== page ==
My hour-long daily commute from Philadelphia to Royersford, Pennsylvania is only 36 miles, but some of the people I see along my route might as well be a million miles away. Every day on my way to I-95 I travel along Columbus Boulevard, a dilapidated six-lane roadway that meanders along the Delaware River and spurts out box-store chains, fast-food restaurants, and warn-down piers converted into public storage facilities. In the middle of the boulevard, where weeds grow up the sides of the concrete barriers, I typically find several people holding signs that read, "Please help! Homeless and alone." These signs are held by teenagers just like the ones found in my English classroom that I'm commuting to. Except these teenagers will enter no classroom on this day. They will be lucky to even find a roof over their heads come nightfall.
The sad truth is that over 500,000 American youths are homeless, just like those I drive past on Columbus Boulevard each day. The inconvenient truth is that 40% of homeless American youth identify as lesbian, gay, bisexual, or transgender. This is despite the fact that only 5% of Americans identify as LGBT. Last year 200,000 LGBT youth lived on the streets of the United States. Most were kicked out of highly-religious, homophobic homes because of their sexual orientation. And for the majority of America's LGBT homeless youth, there are not many places they can turn to for help.
Organizations, however, are starting to sprout up to give homeless LGBT youth a place of safety. Two such organizations are The Ali Forney Center in New York City and The Attic Youth Center in Philadelphia. These places provide safe havens for homeless LGBT youth and a chance to learn, meet friends, and be, you know, regular teenagers.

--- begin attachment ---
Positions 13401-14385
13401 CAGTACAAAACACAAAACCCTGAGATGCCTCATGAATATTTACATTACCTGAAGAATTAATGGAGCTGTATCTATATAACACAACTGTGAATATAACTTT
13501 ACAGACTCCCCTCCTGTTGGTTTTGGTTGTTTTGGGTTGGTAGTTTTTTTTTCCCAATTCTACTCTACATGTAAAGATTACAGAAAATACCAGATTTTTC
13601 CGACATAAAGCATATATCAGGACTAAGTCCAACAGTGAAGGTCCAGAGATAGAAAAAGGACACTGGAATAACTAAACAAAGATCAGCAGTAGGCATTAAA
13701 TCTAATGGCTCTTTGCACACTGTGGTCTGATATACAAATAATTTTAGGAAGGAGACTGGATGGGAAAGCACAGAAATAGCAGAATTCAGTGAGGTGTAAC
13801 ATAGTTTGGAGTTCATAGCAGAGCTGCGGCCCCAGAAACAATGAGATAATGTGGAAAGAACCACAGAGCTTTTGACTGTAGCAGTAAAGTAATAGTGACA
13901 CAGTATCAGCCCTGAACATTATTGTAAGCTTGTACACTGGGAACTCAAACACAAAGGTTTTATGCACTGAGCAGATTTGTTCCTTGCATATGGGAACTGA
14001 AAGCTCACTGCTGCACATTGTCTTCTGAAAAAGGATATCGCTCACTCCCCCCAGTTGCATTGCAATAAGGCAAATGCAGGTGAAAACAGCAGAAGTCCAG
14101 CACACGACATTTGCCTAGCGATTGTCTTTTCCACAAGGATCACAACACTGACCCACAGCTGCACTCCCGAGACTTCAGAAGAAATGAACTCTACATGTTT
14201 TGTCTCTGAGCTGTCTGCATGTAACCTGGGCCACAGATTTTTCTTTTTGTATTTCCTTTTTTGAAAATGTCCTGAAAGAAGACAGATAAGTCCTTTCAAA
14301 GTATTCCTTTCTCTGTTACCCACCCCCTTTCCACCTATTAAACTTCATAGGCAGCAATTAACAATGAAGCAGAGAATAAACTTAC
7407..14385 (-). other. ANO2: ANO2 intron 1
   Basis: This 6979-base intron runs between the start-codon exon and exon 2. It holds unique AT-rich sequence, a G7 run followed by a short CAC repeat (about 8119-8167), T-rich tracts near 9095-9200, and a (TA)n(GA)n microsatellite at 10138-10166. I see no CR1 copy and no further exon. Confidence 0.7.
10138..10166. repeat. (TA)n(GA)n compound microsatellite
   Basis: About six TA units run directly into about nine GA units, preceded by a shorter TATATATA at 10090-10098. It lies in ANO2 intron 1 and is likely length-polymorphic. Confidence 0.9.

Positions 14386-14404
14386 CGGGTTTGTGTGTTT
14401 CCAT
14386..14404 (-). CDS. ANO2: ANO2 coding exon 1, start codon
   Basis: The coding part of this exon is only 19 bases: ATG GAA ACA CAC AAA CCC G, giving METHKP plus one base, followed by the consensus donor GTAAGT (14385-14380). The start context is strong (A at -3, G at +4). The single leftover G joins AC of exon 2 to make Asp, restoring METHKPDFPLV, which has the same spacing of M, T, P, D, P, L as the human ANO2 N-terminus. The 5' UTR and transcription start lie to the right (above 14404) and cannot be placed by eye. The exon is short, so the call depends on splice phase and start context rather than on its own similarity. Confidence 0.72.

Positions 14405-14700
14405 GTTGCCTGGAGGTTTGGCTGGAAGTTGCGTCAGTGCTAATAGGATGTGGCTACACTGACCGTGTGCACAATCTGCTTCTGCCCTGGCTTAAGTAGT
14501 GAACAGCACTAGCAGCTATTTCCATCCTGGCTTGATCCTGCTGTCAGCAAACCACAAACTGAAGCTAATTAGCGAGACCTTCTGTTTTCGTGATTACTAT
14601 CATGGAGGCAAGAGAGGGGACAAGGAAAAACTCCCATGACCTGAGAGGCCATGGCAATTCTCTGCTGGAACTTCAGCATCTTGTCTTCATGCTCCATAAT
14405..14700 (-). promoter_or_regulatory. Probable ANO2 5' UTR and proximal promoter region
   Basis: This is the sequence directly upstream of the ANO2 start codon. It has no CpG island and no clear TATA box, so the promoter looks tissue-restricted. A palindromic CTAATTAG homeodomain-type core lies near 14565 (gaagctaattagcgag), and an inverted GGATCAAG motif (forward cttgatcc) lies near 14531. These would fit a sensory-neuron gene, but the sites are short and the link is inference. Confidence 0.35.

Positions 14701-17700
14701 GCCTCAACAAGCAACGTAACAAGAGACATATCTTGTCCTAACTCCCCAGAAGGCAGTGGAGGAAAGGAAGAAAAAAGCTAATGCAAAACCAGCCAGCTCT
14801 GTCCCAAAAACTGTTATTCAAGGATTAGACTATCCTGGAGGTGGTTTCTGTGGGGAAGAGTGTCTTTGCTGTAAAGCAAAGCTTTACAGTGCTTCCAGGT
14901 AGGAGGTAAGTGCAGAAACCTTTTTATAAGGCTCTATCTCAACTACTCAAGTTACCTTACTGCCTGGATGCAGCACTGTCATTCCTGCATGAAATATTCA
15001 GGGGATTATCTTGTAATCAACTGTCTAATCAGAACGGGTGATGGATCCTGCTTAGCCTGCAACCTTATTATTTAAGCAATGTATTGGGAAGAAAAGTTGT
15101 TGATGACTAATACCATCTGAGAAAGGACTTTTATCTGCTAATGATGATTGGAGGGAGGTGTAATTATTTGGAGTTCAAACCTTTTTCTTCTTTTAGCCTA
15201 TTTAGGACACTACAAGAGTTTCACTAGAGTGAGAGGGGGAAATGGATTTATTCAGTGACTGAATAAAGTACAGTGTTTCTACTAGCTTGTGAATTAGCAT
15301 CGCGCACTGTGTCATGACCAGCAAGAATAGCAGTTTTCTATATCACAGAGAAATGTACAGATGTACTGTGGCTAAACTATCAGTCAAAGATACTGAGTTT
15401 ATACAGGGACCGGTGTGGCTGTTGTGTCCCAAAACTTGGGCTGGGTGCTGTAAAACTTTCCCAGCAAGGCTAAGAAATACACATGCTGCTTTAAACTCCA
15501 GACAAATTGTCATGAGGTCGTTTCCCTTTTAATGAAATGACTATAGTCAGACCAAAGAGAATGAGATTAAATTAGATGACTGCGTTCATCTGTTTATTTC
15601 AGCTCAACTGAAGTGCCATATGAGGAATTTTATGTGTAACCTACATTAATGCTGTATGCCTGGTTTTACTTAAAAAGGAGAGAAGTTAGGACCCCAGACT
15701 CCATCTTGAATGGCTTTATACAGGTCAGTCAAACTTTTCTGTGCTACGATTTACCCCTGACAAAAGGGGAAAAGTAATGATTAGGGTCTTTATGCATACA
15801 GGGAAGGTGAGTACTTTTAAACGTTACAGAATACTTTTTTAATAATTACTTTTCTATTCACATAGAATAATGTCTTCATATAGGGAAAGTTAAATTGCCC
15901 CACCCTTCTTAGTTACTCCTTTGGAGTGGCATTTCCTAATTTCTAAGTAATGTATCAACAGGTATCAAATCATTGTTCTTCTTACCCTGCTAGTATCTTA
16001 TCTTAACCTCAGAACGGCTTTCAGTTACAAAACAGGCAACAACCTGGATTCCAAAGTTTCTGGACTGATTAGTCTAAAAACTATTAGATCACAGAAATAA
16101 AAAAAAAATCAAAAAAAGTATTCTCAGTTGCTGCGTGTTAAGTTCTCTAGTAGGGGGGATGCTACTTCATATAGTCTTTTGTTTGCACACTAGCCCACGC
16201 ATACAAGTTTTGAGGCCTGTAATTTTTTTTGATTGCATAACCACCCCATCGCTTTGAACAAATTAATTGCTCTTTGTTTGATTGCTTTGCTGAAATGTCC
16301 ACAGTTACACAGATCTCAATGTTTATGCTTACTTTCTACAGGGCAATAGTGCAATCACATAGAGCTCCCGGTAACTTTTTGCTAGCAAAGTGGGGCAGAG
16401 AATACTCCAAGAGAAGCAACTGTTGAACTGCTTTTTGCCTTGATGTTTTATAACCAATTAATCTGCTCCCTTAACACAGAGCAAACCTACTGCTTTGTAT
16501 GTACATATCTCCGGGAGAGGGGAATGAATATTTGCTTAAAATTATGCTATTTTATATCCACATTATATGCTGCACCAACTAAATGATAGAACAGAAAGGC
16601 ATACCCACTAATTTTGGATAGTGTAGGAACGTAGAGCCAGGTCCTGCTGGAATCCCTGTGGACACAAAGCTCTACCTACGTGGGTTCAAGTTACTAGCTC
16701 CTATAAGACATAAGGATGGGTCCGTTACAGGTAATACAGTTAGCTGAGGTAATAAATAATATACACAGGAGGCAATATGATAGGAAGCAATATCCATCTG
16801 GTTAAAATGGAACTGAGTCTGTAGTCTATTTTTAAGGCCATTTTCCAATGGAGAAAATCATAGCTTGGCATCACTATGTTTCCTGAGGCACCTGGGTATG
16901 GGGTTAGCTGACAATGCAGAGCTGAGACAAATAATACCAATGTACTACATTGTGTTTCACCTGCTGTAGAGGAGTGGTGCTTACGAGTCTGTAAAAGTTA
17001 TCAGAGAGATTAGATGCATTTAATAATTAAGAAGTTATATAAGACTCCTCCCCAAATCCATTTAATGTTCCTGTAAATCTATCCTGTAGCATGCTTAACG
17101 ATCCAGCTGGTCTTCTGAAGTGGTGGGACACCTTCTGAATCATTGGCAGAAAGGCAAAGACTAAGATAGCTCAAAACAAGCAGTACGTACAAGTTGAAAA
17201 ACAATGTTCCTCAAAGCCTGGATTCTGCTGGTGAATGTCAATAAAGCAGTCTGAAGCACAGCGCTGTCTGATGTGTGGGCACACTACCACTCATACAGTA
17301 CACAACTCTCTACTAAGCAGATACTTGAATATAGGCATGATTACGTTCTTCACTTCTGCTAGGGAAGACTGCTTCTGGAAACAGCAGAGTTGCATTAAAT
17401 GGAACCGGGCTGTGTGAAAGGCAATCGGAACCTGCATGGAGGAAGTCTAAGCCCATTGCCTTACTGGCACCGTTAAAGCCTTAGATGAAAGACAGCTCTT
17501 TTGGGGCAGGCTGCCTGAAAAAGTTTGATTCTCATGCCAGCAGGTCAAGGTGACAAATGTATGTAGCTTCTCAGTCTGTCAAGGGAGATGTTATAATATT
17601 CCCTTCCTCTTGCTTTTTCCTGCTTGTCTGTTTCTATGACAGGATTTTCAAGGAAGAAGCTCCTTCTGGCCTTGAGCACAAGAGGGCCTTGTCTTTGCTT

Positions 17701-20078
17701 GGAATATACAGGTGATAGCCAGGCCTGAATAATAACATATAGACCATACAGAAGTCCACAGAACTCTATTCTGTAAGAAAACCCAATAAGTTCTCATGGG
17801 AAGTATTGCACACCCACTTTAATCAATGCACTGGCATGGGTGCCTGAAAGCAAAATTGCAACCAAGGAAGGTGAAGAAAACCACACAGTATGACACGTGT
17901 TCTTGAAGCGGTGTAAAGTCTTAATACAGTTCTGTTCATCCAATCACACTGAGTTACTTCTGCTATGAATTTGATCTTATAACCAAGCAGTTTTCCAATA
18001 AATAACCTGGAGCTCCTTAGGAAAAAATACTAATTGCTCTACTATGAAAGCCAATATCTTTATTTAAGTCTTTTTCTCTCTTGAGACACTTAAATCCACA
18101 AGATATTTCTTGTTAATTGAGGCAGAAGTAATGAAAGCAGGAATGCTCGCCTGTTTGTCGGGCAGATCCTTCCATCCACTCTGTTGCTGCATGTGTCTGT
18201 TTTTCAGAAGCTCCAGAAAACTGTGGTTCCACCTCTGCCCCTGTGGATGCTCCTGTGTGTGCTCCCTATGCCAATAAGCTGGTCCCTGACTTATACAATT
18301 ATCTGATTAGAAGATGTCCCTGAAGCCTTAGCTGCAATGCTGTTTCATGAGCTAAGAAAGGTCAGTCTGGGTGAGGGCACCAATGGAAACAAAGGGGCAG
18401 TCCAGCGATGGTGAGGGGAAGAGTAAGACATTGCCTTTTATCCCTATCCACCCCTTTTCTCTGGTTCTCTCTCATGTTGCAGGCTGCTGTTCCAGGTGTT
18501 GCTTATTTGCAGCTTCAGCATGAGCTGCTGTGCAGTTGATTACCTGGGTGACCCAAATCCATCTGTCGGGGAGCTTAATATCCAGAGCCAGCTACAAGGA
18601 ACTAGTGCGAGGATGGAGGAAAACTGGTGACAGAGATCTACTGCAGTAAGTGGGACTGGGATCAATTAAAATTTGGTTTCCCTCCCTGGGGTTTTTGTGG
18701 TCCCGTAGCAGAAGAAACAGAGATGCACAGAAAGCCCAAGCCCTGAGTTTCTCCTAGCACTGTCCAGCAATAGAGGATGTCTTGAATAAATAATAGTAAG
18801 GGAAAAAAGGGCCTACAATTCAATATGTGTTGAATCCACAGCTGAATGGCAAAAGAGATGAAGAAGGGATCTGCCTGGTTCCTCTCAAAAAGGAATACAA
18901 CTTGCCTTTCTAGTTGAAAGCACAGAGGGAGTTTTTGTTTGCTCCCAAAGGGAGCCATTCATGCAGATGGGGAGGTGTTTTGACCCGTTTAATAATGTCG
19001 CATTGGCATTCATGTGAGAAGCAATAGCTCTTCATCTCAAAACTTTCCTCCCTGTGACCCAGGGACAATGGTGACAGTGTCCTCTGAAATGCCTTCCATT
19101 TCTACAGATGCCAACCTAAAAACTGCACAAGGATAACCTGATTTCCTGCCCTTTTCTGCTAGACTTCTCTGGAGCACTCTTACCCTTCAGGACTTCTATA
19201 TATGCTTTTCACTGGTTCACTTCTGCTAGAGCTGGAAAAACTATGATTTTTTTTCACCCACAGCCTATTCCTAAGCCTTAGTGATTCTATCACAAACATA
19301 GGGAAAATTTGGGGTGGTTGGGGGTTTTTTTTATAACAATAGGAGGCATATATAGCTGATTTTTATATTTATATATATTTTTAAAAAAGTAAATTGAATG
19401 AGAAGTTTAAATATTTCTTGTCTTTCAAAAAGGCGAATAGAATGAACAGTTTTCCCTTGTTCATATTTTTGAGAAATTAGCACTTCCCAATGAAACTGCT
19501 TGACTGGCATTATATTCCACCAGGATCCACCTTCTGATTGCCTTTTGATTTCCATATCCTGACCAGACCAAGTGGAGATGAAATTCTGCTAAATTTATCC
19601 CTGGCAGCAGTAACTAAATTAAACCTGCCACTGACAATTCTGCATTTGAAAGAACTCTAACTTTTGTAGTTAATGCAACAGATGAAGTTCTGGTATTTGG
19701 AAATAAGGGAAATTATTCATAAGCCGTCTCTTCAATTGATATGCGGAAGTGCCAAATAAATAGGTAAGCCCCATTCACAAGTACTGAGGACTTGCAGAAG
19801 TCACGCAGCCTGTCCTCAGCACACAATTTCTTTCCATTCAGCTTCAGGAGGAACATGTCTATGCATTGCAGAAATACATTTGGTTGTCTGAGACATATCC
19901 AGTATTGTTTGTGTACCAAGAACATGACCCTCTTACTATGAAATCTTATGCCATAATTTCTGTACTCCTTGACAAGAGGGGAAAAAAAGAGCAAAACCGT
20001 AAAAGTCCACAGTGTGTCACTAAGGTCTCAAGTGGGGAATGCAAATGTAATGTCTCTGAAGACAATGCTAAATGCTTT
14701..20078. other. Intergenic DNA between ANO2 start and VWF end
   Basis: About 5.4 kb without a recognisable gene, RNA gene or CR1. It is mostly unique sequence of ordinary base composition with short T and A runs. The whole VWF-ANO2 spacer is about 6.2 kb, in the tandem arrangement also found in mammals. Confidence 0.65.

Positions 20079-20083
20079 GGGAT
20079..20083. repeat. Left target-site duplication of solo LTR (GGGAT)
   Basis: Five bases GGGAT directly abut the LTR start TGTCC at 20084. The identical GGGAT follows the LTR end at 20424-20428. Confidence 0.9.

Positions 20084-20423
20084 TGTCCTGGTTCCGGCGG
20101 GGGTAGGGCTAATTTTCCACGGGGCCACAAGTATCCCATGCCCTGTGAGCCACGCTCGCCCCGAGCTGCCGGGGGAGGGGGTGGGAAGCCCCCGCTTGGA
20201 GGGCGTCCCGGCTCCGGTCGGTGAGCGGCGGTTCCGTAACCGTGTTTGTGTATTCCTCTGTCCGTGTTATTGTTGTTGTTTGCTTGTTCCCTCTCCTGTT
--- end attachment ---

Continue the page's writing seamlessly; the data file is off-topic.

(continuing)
Last April, Carl Siciliano, executive director of The Ali Forney Center, wrote an open letter to Pope Francis urging the Pontiff to shine a light on the plight of America's LGBT homeless youth. In the letter, Siciliano writes, "The Roman Catholic Church is the largest and most influential Christian organization in the world. By teaching that homosexual conduct is a sin, and that the homosexual orientation is disordered, it influences countless parents and families in societies across the globe to reject their children." Pope Francis's support would go a long way in helping LGBT youth stay in their homes.
However, we need more organizations like The Ali Forney Center and The Attic Youth Center. And just as Siciliano urges Pope Francis to draw attention to homeless LGBT youth, we need to as well. We need to acknowledge the injustice and come up with common-sense solutions to a problem that can be fixed. It takes organizations, politicians, and ordinary people coming together to put a roof over every homeless kid's head, regardless of how they identify themselves. Every kid, whether he or she is standing on Columbus Boulevard in South Philly or on Southwest Boulevard in Kansas City, deserves such.